Tonight the silence that sets thought free
would have been too much to bear. So I put on
a Beethoven quartet, picking it from the album
in the dark, by luck what I wanted, “in the Lydian
mode,” “a sacred song of thanks from one made well.”
You warned me, when the loud part came, it would wake
the others. We were in the dark since light would hurt
your eyes and would wake me too much for later sleep.
The only other sounds in the world were the icebox
motor in the kitchen and your breathing.
It was 3 a.m. I had wakened, thinking about business.
Thirsty, and tired of so much thought, I got up
to see if your fever was past. Because your mother
so fears your illnesses, I touched your back,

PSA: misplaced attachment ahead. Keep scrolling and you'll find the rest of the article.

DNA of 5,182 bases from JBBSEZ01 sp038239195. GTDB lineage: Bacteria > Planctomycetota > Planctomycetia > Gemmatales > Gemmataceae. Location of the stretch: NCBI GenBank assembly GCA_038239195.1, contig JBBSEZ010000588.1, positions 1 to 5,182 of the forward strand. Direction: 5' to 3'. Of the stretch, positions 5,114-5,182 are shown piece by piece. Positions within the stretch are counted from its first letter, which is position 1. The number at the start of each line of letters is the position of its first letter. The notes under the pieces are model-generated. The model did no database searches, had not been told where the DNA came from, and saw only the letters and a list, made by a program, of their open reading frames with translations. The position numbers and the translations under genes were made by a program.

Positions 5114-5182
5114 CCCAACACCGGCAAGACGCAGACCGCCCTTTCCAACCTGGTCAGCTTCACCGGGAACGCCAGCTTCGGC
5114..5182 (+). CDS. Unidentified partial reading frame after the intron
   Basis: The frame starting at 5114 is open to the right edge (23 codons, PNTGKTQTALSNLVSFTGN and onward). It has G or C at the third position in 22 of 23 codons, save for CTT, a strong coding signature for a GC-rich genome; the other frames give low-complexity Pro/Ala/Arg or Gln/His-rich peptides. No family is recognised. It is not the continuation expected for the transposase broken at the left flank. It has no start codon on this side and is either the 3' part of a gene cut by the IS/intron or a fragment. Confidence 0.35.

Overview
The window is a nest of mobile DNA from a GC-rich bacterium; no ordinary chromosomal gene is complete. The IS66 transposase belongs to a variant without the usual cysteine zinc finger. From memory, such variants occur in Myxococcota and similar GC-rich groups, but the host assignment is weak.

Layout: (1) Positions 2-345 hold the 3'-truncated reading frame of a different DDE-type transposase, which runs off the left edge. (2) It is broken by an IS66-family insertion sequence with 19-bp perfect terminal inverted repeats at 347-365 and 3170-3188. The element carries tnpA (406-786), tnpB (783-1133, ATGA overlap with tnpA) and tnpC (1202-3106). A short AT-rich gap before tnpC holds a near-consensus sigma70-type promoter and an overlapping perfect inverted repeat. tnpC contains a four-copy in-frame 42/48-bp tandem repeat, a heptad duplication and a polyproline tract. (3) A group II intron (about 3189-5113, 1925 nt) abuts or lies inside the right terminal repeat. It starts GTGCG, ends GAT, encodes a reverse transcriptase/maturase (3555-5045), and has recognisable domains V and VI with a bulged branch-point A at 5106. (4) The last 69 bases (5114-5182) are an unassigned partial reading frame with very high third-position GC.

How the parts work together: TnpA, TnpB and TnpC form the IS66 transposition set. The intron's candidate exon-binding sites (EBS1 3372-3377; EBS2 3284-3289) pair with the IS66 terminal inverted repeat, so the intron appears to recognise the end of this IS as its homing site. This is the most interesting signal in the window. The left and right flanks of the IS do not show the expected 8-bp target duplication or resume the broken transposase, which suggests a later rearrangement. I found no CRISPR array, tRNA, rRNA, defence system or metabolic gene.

to be certain of your breath.
That woke you; you joined me downstairs for ice water
and your medicine. “Do you like this music,”
I asked, “or is it too sad for you?” “I like it,”
you said, “but the violin is screechy in my ear.”
We didn’t talk, just sat together in the dark.
This is a night you may remember, no matter
how deep in consciousness—the music, the silence,
the darkness, the dishes of ice cream we ate, we
the only two awake in the world, conspirators
with nothing to gain or lose tonight.
This is the music, by Beethoven: